#1 Culture: They fit your organizational “DNA.” They embody and champion the mission, vision and values of your team.

#2 Communication: Depending on your teaching model, they don’t necessarily need to be able to teach from the stage, but they do need to be a good communicator. They need to be able to speak with your church’s “voice” and have the capacity to inspire people and motivate movement.

#3 Relationships: They’ve got to have great relational skills. This may sound shallow, but people need to like them. If they don’t like them then they won’t like your church. This means they have to have a pretty high E.Q. and be good with people.

#4 Leadership: To be a Campus Pastor they not only have to be a gifted leader, but they need to have a proven leadership track record of building and leading teams. They need to be able to show how they’ve led through others by not only delegating tasks but empowering decision making.

#5 Driven: Being a Campus Pastor isn’t always rainbows and unicorns. If you’ve ever wanted to be a Campus Pastor, be careful what you wish for, because you might get it. Campus Pastors need to be mentally tough and have a certain amount of grit to lead through the tensions of moving people from where they are to where they need to be. They need to be able to execute and deliver, not just pontificate about ideas.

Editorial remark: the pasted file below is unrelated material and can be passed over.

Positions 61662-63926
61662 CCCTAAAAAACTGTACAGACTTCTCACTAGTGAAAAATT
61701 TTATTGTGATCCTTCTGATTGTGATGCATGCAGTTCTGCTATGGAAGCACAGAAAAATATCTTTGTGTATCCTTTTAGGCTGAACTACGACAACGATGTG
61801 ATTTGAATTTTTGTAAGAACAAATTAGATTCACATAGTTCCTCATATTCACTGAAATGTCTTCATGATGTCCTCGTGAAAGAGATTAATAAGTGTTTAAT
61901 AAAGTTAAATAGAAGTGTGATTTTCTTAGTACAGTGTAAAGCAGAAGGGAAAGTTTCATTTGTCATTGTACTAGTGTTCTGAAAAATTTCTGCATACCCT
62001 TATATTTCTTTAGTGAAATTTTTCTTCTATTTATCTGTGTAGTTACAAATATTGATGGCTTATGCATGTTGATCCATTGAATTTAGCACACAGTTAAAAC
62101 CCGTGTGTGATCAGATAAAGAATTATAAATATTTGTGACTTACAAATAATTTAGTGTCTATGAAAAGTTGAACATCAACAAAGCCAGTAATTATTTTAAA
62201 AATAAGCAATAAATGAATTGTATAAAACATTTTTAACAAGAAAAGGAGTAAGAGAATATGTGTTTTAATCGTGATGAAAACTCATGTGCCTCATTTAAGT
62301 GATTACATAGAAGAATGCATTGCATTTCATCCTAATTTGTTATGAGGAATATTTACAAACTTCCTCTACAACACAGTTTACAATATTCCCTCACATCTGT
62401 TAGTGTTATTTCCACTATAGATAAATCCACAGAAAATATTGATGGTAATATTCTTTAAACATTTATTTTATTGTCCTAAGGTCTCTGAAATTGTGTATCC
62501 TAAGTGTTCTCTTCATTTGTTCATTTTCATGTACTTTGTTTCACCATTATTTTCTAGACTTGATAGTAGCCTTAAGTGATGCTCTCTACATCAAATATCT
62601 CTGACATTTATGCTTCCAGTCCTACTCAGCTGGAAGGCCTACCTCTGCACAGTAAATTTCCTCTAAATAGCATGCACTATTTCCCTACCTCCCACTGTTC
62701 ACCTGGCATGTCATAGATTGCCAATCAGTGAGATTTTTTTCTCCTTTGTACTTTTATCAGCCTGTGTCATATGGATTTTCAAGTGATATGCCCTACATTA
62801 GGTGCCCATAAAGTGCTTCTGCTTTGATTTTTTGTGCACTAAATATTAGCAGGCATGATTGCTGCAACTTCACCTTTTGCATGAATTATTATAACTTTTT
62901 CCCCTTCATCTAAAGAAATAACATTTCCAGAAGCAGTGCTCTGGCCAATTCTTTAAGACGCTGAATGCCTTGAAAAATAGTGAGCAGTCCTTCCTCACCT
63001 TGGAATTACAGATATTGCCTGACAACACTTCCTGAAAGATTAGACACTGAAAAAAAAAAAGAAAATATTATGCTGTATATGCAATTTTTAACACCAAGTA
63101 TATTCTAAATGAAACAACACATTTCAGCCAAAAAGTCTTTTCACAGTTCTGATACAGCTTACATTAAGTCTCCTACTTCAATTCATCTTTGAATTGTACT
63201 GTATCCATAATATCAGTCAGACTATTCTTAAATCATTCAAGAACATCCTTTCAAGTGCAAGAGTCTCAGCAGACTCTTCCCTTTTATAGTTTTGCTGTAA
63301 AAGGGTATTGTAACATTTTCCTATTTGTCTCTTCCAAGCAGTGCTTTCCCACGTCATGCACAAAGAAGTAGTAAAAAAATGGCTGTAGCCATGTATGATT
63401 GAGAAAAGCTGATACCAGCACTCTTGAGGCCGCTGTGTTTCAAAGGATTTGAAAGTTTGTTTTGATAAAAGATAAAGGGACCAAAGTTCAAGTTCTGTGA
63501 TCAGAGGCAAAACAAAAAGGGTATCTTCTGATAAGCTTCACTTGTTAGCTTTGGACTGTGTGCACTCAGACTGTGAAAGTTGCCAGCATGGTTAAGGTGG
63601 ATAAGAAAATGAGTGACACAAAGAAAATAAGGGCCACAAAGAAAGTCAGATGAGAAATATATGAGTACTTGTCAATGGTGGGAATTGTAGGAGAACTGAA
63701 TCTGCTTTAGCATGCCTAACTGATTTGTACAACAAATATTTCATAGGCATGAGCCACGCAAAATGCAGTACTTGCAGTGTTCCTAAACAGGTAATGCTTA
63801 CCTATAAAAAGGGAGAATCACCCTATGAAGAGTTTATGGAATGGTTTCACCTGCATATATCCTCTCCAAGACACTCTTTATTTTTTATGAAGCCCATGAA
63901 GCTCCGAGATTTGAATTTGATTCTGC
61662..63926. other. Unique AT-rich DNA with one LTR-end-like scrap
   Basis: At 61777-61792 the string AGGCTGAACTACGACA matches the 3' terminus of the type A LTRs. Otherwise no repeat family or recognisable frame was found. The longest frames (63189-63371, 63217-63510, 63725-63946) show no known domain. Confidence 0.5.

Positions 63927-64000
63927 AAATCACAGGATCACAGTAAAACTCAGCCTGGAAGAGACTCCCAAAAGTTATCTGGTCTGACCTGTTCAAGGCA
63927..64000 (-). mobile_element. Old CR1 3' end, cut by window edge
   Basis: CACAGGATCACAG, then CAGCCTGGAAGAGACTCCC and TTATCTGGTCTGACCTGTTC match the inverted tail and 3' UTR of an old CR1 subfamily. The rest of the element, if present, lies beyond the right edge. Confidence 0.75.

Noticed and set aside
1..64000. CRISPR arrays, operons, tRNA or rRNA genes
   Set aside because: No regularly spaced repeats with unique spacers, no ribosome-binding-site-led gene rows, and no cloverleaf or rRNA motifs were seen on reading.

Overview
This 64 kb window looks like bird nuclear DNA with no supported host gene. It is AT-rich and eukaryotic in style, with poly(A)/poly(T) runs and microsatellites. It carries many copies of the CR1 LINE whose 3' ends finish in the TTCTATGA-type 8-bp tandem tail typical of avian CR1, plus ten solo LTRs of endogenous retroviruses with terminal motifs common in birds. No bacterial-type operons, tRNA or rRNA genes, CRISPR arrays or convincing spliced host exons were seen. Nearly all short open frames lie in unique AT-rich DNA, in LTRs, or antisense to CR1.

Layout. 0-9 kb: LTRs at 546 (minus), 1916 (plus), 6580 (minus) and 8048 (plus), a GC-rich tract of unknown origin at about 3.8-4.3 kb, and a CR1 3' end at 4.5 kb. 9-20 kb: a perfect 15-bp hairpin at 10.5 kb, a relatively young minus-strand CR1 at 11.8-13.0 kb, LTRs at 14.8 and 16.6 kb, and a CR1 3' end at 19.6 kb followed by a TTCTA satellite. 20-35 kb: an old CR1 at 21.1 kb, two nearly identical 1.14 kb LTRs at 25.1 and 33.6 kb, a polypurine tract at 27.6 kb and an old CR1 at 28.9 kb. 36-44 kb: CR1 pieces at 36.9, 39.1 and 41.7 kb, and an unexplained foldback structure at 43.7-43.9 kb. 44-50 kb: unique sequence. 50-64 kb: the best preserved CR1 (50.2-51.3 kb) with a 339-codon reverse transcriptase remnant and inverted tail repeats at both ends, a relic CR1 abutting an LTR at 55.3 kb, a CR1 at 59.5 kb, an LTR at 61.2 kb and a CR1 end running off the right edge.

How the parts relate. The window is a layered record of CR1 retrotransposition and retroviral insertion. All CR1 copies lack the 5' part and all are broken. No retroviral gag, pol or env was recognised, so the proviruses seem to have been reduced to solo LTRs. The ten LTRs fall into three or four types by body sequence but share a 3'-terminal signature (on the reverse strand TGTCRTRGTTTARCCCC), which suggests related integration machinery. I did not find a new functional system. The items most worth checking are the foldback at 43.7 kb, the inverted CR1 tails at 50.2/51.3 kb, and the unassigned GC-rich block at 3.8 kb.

#6 Start Date: They’ve got to be able to join your team at least 6 to 12 months prior to the launch of the new location. It’s going to take that long for them to be a part of building the core team, staff team and deal with launch details. I’d encourage you to give them an even longer onramp if they’re being hired in from the outside and need to learn and embrace your culture.

#7 Community: They’ve got to be willing to live in and/or engage the community where the new campus is going to be.

#8 Second-Chair: Great Campus Pastors are wired to serve as a second-chair leader. They don’t need to be the vision caster but they need to believe in and be a vision carrier.


Posted in Leadership, Staffing

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How to Coach the Best Performance out of your Team

football

I wish coaching could solve every staff performance issue. I wish a little post game conversation would always turn into great results. I wish getting some team members a few more, “game like reps,” would improve their performance. I wish.